[Review] Legends Of Tomorrow Episode 1×12: “Last Refuge”

written by Kate Spencer

SPOILER WARNINGS ARE IN EFFECT

“People assume that time is a strict progression of cause to effect, but actually from a non-linear, non-subjective viewpoint it’s more like a big ball of wibbly wobbly timey wimey stuff.” -Doctor Who

“After I roll this joint I’m going to explain the complexities of time travel.” – Legends Of Tomorrow

Last week the Legends defeated three bounty hunters sent by the Time Masters to kill them. All three were such pushovers that I’m convinced Professor Stein could have defeated them on his own without becoming Firestorm, but that’s neither here nor there. The hunters were just the appetizers, and the main course is the Pilgrim – an assassin who specializes in killing the past selves of wanted time criminals. This is demonstrated in the opening when a criminal sentenced by the Time Master Council doubles over in pain and dissolves into blue particles. Why was he there in the first place if he doesn’t exist? Why does he feel pain as he’s wiped from existence? Why does this all seem like the body part removal scene from Looper? Strap in, folks – this hasn’t even begun to hurt yet.

Central City, 1990: The Legends join a fire crew that’s trying to extinguish a house fire while they search for young Mick Rory. Gideon has predicted the Pilgrim is going after Mick in this time. Sara and Jax have searched the house but they’ve only found Mick’s dead parents. Nearby, a teenage Mick stares mesmerized by the burning house and is about to be killed by the Pilgrim when Ray intervenes.

“Come with me if you want to live. Heh, I always wanted to say that.” – All rright, I’ll give that one to him. Dorky as hell, but I would have done the same thing.

Teen Mick is taken aboard the Waverider, where he’s supervised by Jax who tells him they’re from a secret agency called ARGUS. Yep, because that won’t possibly stick in the mind of the future criminal. Then again, Mick had to ask Jax what story he told Mini-Mick so, maybe it didn’t? Wait, why doesn’t Mick remember any of this? Two surprising things of note – Mick refers to his younger self as an idiot and he actually thanks Ray for saving Mini-Mick. Ray asks Rip the million-dollar question – why doesn’t the Pilgrim just go back a week earlier and kill Mini-Mick? Rip says that the Omega Protocol calls for precision. Too many attempts to kill the same person throughout time could damage the timeline.

You mean like with Vandal Savage?

The good news is, the Pilgrim only has one shot to kill each of them. The bad news, they only have one chance to stop her each time. They got this! Off to Starling City in the year 2007 where a younger, less assassin-y Sara Lance is handcuffed to a police desk for a paper she’s writing on the criminal justice system. Her father, Quentin Lance, is enjoying showing her the process from the criminal’s point of view. The Pilgrim attacks and tries to murder Mini-Sara, but older Sara and Mick save her.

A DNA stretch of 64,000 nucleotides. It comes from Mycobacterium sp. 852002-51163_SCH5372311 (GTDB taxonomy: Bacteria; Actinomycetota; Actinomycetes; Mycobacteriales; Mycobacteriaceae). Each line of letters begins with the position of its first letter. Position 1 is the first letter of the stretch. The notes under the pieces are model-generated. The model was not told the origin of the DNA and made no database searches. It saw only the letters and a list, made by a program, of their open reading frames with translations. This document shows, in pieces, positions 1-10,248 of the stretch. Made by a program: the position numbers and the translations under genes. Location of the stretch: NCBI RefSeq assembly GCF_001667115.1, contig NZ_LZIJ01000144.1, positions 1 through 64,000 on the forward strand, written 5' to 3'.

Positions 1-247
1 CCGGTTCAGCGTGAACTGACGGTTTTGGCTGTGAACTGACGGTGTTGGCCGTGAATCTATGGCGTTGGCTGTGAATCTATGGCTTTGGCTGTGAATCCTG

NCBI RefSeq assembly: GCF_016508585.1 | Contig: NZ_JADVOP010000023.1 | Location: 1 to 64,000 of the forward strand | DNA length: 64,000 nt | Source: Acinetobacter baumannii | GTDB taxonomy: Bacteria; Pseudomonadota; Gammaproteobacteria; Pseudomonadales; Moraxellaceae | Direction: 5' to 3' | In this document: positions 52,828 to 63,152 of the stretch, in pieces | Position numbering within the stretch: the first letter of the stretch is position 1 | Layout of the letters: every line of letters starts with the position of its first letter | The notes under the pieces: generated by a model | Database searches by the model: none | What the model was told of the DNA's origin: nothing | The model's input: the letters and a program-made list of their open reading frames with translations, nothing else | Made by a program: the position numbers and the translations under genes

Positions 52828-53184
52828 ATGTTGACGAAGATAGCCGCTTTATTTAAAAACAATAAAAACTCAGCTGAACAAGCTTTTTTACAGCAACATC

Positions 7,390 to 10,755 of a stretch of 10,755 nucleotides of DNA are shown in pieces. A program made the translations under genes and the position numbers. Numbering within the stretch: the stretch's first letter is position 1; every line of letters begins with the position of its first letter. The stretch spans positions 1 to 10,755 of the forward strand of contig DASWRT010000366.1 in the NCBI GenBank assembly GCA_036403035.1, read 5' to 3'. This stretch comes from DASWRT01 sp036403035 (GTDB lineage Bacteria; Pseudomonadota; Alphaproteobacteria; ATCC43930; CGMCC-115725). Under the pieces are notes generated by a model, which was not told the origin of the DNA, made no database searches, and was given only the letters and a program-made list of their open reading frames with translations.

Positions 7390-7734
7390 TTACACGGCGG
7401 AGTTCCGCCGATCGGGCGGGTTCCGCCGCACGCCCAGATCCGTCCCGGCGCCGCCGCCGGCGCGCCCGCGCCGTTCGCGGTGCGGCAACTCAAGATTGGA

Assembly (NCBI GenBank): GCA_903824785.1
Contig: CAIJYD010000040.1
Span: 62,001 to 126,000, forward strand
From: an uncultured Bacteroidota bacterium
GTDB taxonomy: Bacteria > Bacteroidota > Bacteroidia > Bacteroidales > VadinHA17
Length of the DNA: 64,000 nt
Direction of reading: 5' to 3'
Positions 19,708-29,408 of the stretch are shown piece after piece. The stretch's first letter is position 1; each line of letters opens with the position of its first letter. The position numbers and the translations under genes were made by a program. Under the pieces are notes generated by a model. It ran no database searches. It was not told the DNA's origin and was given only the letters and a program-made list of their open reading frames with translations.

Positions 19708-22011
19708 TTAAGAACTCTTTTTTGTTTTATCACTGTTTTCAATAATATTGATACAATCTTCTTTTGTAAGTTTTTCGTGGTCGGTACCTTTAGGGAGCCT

Mini-Sara is put in the cargo hold with Mini-Mick and Rip tries to locate the Pilgrim again, but finds the Time Masters have covered her trail. They have no idea who she’s going after next or when. Goddamnit, Rip! Get it together! You’ve already lost Hal and Bruce – how many more teammates have to be erased from existence before you figure this out?

What do you mean, “that didn’t happen”? How would we know?

Ray wonders how long it takes for what happens in the past to affect the present – wondering if he could actually be dead right now and just waiting for time to catch up and erase him from existence. The entire team is in panic mode. Rip suggests that Kendra is safe because it would be pointless for the Pilgrim to remove her from the timeline since she just reincarnates. Why? Killing her old west self wouldn’t do any good, true, but killing Mini-Kendra or Barista-Kendra would ensure that this incarnation never joins the team. Also Rip is pretty safe because as a former Time Master, removing him from the timeline is tricky. Sara catches Mini-Mick and Mini-Sara fighting and plays impatient mother with them. “Do I need to separate you two?” Ooooh, this episode is fun. She also gives Mini-Sara pointers on slapping people but Mini-Sara wants to know what’s going on and she wants to go home. Sara doesn’t offer an explanation but when Mini-Sara says she’s worried about what happens if her dad loses her, Sara tells her he’s never going to lose her.